This is part of a long series of posts about the Sony a6300. The series starts here.
The Sony a7RII and the a7II both have some self-heating issues when asked to make successive long exposures. The suspicion at the time was that the IBIS systems in both cameras provided some degree of thermal isolation and allowed the sensor to heat up more than in previous generations. Was that it, or are the never Sony senors more susceptible to heat or generate more heat than the previous ones?
I set an a6300 to single shot mode, with ISO at 400 and the shutter speed set to 30 seconds, with LENR off. I installed the body cap. I used an intervalometer to trigger the shutter, and set the interval to one minute, and let the thing run for more than an hour., then looked at the standard deviation of the noise in a central 200×200 pixel square.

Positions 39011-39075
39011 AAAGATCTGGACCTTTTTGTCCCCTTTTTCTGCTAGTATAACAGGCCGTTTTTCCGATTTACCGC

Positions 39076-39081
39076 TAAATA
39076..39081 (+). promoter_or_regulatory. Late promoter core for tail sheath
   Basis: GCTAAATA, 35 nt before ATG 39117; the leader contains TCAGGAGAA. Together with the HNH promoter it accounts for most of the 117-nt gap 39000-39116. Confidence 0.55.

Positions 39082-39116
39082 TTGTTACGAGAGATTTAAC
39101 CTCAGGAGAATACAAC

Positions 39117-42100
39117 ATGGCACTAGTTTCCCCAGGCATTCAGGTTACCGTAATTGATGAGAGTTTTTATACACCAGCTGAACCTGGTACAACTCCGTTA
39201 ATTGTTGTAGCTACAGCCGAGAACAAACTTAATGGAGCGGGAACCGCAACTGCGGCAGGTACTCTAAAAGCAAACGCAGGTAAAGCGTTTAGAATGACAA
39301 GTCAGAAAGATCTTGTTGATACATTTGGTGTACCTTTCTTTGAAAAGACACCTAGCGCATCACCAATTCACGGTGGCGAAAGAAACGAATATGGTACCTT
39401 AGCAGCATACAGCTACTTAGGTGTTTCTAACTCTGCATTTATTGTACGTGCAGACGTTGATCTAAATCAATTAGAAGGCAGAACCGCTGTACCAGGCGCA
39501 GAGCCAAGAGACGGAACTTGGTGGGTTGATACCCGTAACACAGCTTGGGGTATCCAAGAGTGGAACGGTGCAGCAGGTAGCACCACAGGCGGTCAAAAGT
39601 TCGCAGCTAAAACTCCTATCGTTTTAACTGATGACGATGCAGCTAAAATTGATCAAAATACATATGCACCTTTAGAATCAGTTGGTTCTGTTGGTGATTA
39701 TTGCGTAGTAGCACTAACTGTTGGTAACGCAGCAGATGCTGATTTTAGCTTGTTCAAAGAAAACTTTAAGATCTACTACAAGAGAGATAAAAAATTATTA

Here’s what I saw:
Over the one-hour period, the noise rose by about six-tenths of a stop. This is about what we saw in the a7II, and less than for the a7RII.
There is no significant color shift:
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